Indianapolis – Indiana House Democrats are making national headlines this week as they take a leaf out of the Wisconsin Democrats’ playbook by fleeing their home state. The lawmakers are unhappy over what they call a “radical” agenda being forced by their Republican colleagues. At issue is legislation affecting labor unions and education, among several bills.
Gov. Mitch Daniels told reporters Tuesday that he had no intention of using Indiana State Police troopers to haul the wayward lawmakers back to the Statehouse to force a quorum. But the Democrats remain at a hotel in Urbana, Illinois as of Wednesday. They say they are caucusing.
The Indiana Democratic Party is paying for the trip, including the hotel and meals, although the lawmakers are still receiving their per diem and salary while they’re out of state, something that has irked their Republican colleagues as well as taxpayers. House Speaker Brian Bosma says he’s considering fines, censure, or suspending the per diem to compel their return.
While a number of bills fell by the wayside Tuesday night, I’ve said time and again there’s no such thing as a bill being dead. We’re at the halfway point of the 2011 legislative session. If labor legislation and other bills “die,” they could still be amended in the second half of the session.
In 2001, Republicans were in the minority. They were unhappy with what the majority Democrats were doing, and the Republicans walked out for two and a half days. They returned on April 29th, the last day of that legislative session, and finally got business done. Both parties have pulled this stunt over the years.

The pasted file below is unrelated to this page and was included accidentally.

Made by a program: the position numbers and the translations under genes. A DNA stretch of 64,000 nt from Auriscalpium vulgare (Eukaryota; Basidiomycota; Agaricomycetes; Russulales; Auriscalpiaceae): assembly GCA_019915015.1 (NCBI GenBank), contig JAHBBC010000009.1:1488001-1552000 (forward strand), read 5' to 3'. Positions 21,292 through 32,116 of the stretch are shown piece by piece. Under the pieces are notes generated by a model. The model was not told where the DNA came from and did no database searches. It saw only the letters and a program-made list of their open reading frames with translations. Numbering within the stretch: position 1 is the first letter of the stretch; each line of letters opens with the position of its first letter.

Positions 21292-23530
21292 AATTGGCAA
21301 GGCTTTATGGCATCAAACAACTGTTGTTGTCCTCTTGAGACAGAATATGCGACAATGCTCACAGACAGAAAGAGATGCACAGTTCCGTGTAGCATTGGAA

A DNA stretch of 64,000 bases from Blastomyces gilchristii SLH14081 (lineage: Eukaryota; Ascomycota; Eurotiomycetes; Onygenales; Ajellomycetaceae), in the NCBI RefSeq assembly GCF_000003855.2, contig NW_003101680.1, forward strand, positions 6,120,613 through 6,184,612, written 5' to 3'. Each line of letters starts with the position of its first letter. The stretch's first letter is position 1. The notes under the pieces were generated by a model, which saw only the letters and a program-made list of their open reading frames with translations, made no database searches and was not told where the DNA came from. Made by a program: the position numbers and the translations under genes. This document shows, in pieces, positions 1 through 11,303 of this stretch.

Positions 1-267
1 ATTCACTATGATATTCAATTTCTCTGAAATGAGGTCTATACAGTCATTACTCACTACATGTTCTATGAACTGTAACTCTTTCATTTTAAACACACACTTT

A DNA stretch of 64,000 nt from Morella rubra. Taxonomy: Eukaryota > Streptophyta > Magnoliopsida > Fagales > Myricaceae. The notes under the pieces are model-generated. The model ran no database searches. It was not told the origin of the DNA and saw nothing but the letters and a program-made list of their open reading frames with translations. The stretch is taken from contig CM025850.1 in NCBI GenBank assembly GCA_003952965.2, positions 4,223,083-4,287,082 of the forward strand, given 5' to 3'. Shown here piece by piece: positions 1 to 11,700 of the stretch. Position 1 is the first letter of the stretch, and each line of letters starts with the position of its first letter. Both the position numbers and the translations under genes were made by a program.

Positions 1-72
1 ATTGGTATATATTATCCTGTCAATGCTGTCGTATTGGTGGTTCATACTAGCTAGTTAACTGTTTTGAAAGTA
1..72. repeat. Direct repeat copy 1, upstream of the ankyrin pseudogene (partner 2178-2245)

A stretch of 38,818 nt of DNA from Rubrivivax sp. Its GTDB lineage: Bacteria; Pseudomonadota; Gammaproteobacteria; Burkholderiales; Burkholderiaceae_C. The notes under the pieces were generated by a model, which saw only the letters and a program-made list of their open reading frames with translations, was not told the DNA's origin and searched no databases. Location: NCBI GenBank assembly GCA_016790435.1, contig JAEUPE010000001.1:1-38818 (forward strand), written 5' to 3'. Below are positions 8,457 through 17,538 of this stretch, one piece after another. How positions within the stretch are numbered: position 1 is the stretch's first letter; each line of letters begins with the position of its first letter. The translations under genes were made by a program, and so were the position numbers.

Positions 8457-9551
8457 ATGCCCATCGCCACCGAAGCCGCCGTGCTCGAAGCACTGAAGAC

Bosma had stern words for union workers who were protesting loudly Wednesday morning. While those who were inside the chamber were respectful during the Pledge of Allegiance, there were some loud boos at one point. Bosma told them he welcomed their participation but said he wouldn’t tolerate any outbursts from the gallery. When Bosma gaveled out he said the protesters wouldn’t be allowed back into the chamber for the afternoon session. Outside the chamber, the atmosphere was boisterous – there was even a live band playing.
During our noon live shot Wednesday, we did a quick poll asking the union workers where they were from. Many said Indianapolis, but we also heard Peru, South Bend and Anderson, just to name a few of the towns and cities represented.